Fish is the most important animal-source food in Bangladesh. Approximately 60 percent of the population eats fish at least every other day, with per capita daily consumption at 44 grams for the poorest households. Fish is rich in micronutrients like vitamin A, iron, and zinc. Vitamin A is essential for childhood survival, zinc reduces stunting in children and iron is essential for brain development in children. Bangladesh has high incidence of micronutrient deficiency. The USAID-funded Aquaculture for Income and Nutrition (AIN) project aims to improve household income and nutrition and create employment opportunities through investments in aquaculture, including fish production. The AIN project focuses on 20 districts in the Barisal, Khulna and Dhaka divisions of Bangladesh, some of the poorest and most disaster prone areas in the country. The AIN project focuses on increasing aquaculture productivity through the development and dissemination of improved fish and shrimp seed, improved household and commercial aquaculture, and policy reform and institutional capacity building.
Bangladesh has chronic levels of undernutrition which most dramatically effect pregnant women and children. The project, “Fish consumption in the first 1,000 days for increased protein intake and improved nutrition,” aims to improve the nutritional status of pregnant and lactating women and infants 6-23 months of age in Bangladesh through the provision of nutritious foods products made from common, locally available ingredients. The project has two main activities: (a) production of the two fish-based food products and then provision to approximately 300 women and children for a 12 month period; and (b) development of an education and social marketing campaign to generate local awareness of and demand for nutritious fish-based food products.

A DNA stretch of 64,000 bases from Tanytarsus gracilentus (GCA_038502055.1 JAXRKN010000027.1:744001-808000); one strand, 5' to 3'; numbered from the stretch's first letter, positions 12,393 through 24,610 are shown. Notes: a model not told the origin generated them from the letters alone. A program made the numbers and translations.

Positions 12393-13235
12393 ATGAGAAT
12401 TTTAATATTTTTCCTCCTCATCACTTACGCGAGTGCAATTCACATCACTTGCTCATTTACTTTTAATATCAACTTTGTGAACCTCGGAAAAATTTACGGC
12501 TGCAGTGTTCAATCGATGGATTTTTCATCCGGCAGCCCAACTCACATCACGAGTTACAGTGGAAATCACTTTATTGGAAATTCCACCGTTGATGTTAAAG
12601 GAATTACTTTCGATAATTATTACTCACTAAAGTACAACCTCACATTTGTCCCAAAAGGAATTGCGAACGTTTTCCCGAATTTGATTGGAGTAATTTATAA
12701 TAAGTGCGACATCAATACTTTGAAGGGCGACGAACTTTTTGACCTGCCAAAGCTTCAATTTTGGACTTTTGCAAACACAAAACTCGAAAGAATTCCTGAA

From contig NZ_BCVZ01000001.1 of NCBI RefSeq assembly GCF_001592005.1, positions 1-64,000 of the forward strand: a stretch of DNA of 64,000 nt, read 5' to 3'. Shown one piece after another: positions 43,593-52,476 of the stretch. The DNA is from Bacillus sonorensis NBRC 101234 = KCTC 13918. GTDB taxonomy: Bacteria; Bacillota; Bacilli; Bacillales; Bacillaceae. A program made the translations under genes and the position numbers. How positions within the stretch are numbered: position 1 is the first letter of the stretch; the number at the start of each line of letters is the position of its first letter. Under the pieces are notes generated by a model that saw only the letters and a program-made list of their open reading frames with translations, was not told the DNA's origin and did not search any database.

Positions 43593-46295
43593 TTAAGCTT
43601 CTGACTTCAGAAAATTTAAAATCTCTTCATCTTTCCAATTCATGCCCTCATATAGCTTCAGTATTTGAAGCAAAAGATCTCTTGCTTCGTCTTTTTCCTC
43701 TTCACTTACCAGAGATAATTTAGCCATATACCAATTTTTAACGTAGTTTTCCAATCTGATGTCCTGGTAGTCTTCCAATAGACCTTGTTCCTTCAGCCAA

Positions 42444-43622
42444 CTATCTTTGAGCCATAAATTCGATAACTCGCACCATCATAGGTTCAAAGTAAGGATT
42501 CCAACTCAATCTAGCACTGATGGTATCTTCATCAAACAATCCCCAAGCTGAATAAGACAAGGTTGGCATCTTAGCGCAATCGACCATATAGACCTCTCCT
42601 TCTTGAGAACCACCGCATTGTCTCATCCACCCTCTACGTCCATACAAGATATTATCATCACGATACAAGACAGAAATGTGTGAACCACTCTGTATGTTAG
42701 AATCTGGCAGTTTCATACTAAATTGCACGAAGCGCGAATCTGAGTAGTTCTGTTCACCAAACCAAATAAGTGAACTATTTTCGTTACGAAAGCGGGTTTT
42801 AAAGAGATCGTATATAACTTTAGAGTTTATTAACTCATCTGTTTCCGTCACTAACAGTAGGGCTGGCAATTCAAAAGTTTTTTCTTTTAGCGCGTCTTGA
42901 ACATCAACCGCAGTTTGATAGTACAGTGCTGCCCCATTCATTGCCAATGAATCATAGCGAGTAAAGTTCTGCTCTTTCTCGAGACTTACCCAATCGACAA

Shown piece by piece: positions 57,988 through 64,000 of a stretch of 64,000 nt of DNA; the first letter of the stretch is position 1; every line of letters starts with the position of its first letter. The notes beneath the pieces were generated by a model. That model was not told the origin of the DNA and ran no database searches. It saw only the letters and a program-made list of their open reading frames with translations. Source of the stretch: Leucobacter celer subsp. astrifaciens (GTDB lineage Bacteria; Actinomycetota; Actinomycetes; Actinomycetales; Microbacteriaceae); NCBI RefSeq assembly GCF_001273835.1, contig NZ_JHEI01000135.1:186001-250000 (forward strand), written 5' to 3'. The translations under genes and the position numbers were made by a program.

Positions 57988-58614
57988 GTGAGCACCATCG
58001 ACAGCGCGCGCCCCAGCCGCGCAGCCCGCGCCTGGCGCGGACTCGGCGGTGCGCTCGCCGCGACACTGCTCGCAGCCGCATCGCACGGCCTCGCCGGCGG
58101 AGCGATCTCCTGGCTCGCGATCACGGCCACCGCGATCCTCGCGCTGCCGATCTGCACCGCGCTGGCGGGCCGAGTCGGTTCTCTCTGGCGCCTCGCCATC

In Bangladesh, pressures from population growth, acute food shortages and poverty mean that around 60% of the population suffers from undernutrition. The Expansion of Cereal Systems Initiative for South Asia (CSISA) project brings together local partners, the International Rice Research Institute, the International Maize and Wheat Improvement Center and WorldFish to fight food insecurity through the creation of six regional hubs that promote technology innovation and improve agricultural and aquaculture productivity. The project aims to promote food and nutrition security through greater crop diversification. WorldFish focuses on the development small-scale pond aquaculture (fish farming) and gher agriculture.
“Before the project, we had fish only once a week and meat only once a month,” says Tasbina Begum, a mother of two from Jogahati village in Jessore district, southern Bangladesh.
This instructional video introduces the aquaculture industry's best practices for measuring the quality of water in a fishpond. Ensuring the water is of a high quality with adequate oxygen, food, ammonia and other vital components, is essential for ensuring healthy growth.
This video is part of the 'Best Management Practices for Egyptian Aquaculture' series. Watch more in the series to learn about fish health care, pond fertilization and more.
27 million tonnes of fish are used each year to feed animals, can we use these better?
There is something circular about the idea of catching fish to use as feed for farmed fish, livestock, poultry and our pets. And with about one third of the global fish catch going in this direction, most of it destined for aquaculture, you might well ask whether growing the farmed fish to put in your supermarket has deprived a hungry or malnourished person of food.
How do we help the malnourished by choosing which fish is most nutritious?
The idea that fish is a healthy diet choice is widespread, but fish differ in the benefits they offer, with implications for how we help the malnourished.